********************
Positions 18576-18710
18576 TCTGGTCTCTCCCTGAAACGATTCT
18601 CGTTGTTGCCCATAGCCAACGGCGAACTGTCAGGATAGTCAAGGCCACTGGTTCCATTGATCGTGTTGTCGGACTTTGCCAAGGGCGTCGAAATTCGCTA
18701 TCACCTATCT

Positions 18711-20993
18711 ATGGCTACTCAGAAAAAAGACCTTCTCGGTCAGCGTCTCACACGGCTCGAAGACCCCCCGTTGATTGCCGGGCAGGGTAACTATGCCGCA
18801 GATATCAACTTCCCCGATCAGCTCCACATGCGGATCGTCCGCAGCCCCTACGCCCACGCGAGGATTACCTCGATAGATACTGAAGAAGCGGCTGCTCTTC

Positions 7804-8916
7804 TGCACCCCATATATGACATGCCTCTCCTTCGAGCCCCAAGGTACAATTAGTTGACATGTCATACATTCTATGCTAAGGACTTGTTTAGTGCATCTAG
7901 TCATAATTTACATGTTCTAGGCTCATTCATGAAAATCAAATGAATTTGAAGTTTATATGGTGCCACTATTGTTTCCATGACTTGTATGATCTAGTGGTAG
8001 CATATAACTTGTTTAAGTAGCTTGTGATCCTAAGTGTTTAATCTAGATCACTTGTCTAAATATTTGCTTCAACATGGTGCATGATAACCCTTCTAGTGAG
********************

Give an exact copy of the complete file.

Positions 18576-18710
18576 TCTGGTCTCTCCCTGAAACGATTCT
18601 CGTTGTTGCCCATAGCCAACGGCGAACTGTCAGGATAGTCAAGGCCACTGGTTCCATTGATCGTGTTGTCGGACTTTGCCAAGGGCGTCGAAATTCGCTA
18701 TCACCTATCT

Positions 18711-20993
18711 ATGGCTACTCAGAAAAAAGACCTTCTCGGTCAGCGTCTCACACGGCTCGAAGACCCCCCGTTGATTGCCGGGCAGGGTAACTATGCCGCA
18801 GATATCAACTTCCCCGATCAGCTCCACATGCGGATCGTCCGCAGCCCCTACGCCCACGCGAGGATTACCTCGATAGATACTGAAGAAGCGGCTGCTCTTC

Positions 7804-8916
7804 TGCACCCCATATATGACATGCCTCTCCTTCGAGCCCCAAGGTACAATTAGTTGACATGTCATACATTCTATGCTAAGGACTTGTTTAGTGCATCTAG
7901 TCATAATTTACATGTTCTAGGCTCATTCATGAAAATCAAATGAATTTGAAGTTTATATGGTGCCACTATTGTTTCCATGACTTGTATGATCTAGTGGTAG
8001 CATATAACTTGTTTAAGTAGCTTGTGATCCTAAGTGTTTAATCTAGATCACTTGTCTAAATATTTGCTTCAACATGGTGCATGATAACCCTTCTAGTGAG